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Rebellion Record: a Diary of American Events: Documents and Narratives, Volume 6. (ed. Frank Moore) 22 0 Browse Search
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: Major Van Antwerp, Inspector-General, and Lieut. Fin. Hill, Acting Assistant Adjutant-General; Lieut. Collier, of the Second Ohio cavalry, Aid-de-Camp; Capt. Haskall, Staff Quartermaster, and Captain Scott, of Leavenworth, Aid-de-Camp. Levinus Harris's account. Cherokee nation, near Maysville, Arkansas, October 28, 1862. Will you be so kind as to allow these few lines to find entrance into your paper? By so doing you will confer a favor upon myself and others here with me, who woly retreated and saved most of his train, our Indians pursuing him a few miles. Since the battle company B has been converted into an artillery company, and commands the pieces taken in the battle. Yours, in love, for our common country, Levinus Harris. Another account. camp on Spannivaw Creek, I. T., Oct. 24, 1862. On Wednesday, the twenty-second instant, the Kansas division of the army of the frontier, forcing a march in pursuit of Cooper, Col. Cloud of the Third brigade came
te of those yet absent, and listen anxiously to the whispering of each breeze which passes over the tide of battle. Yet other thousands rest in unknown graves, and the eyes that weep for them will wait for their coming in vain. The traitors who seduced them, are their murderers. The people of West-Tennessee are, or may be, free again. They are already, practically, repudiating the spurious Southern Confederacy, and denying the authority of those ordinances and acts, which the late Governor Harris and a perjured Legislature imposed upon them. They recognize Tennessee to be, what she has never for a moment ceased to be, one of the United States. They stand by the Constitution and code of Tennessee, as she was in her better days. They are already preparing, by efforts to secure a representation in Congress, and to resume the functions of civil government, to sit down in fraternal communion with the patriotic people of sister States, at the feast of constitutional liberty, which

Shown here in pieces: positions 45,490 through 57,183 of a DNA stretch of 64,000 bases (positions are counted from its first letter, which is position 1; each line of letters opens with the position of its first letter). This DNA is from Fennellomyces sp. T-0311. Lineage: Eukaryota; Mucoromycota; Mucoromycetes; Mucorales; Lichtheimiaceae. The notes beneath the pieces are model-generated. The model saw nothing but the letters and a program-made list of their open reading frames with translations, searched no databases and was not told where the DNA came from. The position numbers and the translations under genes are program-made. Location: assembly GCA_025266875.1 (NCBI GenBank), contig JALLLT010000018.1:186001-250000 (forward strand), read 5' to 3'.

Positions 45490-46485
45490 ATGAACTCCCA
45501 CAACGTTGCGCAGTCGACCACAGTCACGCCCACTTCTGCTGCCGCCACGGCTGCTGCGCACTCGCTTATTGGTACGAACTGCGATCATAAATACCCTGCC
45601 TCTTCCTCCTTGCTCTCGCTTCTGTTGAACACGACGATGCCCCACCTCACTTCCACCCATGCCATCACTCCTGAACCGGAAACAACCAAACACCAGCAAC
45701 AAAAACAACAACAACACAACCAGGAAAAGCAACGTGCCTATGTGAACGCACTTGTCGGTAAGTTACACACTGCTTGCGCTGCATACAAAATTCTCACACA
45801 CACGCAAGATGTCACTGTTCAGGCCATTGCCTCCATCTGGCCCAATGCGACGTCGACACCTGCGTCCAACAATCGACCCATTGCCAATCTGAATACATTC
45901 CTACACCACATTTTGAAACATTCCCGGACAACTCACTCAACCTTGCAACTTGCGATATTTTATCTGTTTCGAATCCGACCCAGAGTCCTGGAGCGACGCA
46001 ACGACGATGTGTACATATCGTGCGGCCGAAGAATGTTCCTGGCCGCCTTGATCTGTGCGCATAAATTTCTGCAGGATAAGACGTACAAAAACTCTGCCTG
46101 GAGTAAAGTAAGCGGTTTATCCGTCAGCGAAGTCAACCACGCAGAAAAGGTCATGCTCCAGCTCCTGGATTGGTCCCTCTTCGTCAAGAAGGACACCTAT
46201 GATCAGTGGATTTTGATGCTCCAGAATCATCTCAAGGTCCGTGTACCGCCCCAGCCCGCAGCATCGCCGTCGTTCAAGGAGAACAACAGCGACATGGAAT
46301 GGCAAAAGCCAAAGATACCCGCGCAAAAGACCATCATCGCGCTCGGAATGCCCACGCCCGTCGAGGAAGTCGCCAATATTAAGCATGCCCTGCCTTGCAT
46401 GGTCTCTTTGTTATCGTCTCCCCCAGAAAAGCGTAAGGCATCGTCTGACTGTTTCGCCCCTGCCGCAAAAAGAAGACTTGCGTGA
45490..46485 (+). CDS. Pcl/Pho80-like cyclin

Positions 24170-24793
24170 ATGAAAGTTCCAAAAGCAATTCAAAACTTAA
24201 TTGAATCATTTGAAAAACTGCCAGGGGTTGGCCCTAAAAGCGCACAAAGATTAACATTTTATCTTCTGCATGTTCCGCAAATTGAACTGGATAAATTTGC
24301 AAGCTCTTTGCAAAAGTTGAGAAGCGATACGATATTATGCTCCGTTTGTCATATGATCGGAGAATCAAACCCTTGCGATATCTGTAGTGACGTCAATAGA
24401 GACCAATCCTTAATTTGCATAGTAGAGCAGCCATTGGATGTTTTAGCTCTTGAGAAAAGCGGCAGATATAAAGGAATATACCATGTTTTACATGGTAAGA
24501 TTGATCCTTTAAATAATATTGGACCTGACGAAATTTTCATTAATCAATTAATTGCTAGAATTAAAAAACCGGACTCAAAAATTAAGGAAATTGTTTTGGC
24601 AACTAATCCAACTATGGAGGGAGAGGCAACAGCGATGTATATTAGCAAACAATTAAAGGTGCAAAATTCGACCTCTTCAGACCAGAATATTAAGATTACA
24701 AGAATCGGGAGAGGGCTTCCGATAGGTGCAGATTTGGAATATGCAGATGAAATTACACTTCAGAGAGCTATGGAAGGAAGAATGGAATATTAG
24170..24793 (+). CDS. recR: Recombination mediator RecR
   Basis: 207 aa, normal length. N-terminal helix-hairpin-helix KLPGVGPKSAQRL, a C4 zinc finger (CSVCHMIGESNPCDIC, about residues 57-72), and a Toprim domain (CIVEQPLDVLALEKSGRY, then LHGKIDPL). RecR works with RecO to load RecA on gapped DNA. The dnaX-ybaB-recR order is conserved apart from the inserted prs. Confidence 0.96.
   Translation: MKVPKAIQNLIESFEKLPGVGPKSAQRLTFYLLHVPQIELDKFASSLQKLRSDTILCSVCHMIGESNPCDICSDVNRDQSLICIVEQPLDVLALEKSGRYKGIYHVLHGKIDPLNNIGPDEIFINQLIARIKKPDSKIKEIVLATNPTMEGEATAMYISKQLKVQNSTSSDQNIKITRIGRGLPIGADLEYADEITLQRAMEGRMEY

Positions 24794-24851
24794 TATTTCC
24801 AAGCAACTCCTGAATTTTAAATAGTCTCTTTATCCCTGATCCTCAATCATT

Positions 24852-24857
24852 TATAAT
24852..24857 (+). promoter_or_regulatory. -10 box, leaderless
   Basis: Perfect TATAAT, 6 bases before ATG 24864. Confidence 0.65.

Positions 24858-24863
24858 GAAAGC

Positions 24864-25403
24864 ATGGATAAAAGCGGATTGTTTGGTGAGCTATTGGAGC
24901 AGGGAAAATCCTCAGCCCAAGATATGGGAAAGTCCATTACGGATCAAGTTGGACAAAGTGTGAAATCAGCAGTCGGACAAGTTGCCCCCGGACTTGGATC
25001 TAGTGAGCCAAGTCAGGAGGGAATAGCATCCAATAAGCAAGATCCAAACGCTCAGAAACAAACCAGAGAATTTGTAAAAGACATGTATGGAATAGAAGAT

Doc. 80.-affairs at Trenton and Humboldt, Tennessee. Colonel Jacob Fry's report. Benton barracks, Mo., January 17, 1863. Captain Harris, Assistant Adjutant-General: I herewith transmit a report of the raid of General Forrest, of the rebel army, on the Mobile and Ohio Railroad, and the attack upon Trenton and Humboldt, on the twentieth of December, 1862. Some eight days previous to the attack I received a telegraphic despatch from Major-General Grant, giving information from Major-Gen. Rosecrans, that Forrest was moving with his force toward the Tennessee River, and ordering me to be on the look-out. I immediately despatched a detachment of the Second West-Tennessee cavalry to look after the enemy, and to watch his movements. I also prepared this place for defence, by throwing up earthworks and digging rifle-pits, on an elevation completely commanding the depot and other public property. These were completed on the seventeenth, in a most secure manner, of sufficient
nd Napoleons) and fifty men from the Nineteenth Indiana battery, Capt. Harris--in all, one thousand three hundred and twenty-three men and two pike. A slight elevation of ground just below Milton, tempted Captain Harris to test the courage of the enemy. Unlimbering one of his piecehe summit was one of the Napoleons, immediately under command of Capt. Harris, while the other was planted further to the right, just in the rade available for supporting the piece of artillery commanded by Capt. Harris, which was doing terrible execution on the rebel ranks, and whicany effort of the enemy, and resolved at all hazards to prevent Captain Harris's piece of cannon from falling into their hands. Previous toe rebels, enraged beyond bounds at the havoc made among them by Captain Harris's twelve-pound Napoleon, determined to capture it, if possible.whatever to the brave men who held Vaught's Hill. Nevertheless, Capt. Harris trained his piece upon one of their guns, disabled it after a ro